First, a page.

Underwater camera technology is constantly evolving, and a major influence for change comes from the Remotely Operated Vehicle (ROV) market. ROVs by their very nature are designed to travel to extremely demanding places, from the depths of the dark ocean floor, to the watery confines of sunken ships, and everywhere in between. One of the most important pieces of technology carried by an observation class ROV is its onboard underwater camera.
When you need a live view from beneath the surface, the camera you select is arguably the most important piece of hardware. However, the direction your ROV is driving isn’t always the direction you need to view underwater, and instead of turning the vehicle to turn the camera, we’ve built a 360 degree rotating camera to give our operators complete freedom to look in any direction.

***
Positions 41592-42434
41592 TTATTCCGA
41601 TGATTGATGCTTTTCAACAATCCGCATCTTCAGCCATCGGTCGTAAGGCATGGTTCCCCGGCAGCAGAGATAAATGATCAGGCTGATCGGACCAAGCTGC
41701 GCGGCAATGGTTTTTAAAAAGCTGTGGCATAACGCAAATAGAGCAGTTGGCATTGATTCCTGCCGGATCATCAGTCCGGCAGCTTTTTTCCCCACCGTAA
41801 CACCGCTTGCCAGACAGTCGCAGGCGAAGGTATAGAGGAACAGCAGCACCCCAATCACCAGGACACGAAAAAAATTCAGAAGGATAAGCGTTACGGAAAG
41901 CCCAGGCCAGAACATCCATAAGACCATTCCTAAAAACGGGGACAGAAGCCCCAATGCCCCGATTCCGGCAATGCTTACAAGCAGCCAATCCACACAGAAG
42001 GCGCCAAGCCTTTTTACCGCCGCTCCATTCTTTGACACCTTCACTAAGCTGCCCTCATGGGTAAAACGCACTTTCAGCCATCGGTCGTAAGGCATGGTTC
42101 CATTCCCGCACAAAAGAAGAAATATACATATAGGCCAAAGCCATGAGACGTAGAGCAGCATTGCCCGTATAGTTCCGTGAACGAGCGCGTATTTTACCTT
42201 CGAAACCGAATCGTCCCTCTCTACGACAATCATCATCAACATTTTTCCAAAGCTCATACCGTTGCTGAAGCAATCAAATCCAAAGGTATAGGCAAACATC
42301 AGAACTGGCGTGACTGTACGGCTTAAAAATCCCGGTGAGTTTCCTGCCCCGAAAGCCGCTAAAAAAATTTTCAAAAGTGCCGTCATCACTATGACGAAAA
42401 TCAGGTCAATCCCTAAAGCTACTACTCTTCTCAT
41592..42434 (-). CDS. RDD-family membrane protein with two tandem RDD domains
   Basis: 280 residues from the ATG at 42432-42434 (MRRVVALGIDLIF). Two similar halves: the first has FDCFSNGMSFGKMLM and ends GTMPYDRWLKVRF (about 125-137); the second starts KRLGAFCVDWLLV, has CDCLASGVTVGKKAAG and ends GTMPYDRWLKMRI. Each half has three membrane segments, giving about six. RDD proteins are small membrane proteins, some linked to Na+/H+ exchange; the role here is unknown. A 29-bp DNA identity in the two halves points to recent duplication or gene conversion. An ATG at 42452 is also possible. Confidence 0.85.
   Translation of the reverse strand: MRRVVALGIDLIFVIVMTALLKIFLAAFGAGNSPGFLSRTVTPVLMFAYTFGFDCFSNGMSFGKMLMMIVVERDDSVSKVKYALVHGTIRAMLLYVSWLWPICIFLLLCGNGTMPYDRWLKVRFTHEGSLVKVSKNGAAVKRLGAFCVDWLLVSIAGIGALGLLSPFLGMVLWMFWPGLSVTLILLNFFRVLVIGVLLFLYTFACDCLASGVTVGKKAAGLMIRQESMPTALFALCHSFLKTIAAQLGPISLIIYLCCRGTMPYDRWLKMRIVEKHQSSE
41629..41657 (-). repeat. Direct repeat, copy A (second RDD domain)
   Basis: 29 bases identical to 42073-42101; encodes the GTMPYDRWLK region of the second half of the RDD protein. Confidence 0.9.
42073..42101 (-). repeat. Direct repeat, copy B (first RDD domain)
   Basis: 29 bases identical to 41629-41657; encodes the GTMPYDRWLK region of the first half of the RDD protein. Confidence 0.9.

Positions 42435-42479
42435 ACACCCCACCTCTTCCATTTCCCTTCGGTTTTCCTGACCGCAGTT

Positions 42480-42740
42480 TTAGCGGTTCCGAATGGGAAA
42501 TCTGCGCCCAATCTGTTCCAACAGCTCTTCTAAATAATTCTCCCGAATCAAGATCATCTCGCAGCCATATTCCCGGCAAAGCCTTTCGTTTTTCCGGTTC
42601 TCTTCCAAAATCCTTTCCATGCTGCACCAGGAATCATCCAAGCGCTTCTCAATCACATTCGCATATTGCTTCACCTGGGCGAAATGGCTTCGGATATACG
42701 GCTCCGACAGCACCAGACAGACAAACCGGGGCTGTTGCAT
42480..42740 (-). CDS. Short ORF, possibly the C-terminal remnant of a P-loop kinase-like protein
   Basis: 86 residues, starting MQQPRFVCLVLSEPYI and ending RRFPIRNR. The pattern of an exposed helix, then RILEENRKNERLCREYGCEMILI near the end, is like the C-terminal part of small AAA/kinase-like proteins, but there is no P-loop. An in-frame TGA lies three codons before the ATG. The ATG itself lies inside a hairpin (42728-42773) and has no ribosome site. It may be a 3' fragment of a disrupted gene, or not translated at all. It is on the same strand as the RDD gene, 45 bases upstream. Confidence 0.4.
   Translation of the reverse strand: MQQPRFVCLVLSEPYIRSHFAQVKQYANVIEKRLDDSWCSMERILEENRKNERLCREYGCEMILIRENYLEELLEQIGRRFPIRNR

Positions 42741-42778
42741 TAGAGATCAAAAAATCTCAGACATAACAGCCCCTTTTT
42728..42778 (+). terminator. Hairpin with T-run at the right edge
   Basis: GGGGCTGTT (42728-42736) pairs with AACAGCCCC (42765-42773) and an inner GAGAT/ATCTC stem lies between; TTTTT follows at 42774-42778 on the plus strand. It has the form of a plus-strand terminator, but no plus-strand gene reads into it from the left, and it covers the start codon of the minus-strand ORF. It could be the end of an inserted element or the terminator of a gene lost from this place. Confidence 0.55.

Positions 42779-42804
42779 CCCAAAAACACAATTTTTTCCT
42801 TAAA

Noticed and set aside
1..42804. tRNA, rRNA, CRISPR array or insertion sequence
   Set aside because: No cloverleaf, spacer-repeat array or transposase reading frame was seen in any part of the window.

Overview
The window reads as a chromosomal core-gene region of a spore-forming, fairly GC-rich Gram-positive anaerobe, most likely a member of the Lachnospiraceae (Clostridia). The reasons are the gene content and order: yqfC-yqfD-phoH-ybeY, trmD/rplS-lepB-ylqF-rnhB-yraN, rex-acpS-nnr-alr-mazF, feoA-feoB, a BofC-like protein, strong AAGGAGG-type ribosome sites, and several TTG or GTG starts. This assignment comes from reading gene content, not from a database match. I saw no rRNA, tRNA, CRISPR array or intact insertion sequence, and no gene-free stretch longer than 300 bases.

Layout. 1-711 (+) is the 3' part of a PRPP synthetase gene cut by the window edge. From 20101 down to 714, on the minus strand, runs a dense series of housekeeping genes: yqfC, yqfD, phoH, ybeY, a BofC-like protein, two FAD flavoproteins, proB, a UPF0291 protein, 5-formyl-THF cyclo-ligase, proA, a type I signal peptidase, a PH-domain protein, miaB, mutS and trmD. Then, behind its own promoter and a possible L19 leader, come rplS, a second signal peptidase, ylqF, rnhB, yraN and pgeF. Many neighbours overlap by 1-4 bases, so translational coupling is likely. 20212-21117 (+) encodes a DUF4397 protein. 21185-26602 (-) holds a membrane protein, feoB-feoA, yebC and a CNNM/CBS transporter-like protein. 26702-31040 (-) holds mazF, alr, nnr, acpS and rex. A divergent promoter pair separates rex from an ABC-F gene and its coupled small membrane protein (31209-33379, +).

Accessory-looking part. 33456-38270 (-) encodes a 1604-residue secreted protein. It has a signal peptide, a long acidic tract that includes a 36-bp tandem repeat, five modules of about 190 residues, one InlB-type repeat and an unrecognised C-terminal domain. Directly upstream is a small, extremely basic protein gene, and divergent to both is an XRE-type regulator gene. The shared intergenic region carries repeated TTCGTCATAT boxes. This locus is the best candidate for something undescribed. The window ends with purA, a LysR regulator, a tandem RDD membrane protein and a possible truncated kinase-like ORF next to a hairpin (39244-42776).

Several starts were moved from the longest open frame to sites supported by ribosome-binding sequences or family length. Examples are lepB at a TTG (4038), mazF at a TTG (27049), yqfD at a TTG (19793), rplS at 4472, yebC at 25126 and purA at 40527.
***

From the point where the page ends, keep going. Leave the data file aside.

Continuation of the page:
How does it work?
The 360 degree rotating camera is an auxiliary camera mounted to the top of our Endura and Hybrid vehicles. It complements the pan and tilt camera which is always built inside the body of the ROV. A driver may select which camera to view (front facing camera or 360 degree rotating camera) and then freely look around. Once the camera has swiveled 180 degrees in one direction, it can then turn 360 degrees in the other direction, this allows 360 degrees of view without twisting the camera wires.
Why is it useful?
Many times, ROVs will land on the bottom of a body of water, hover around a point of interest, or drive straight into a strong water current. In these cases, the pan and tilt function of the onboard camera may not be sufficient to fully observe your surroundings without first turning the vehicle. With a 360 degree rotating camera you are free to look around while the vehicle maintains its current course and speed. This added freedom allows the operator to get the best video underwater video by always pointing the camera at the observation target, resulting in higher quality video records to accomplish any observation and inspection mission.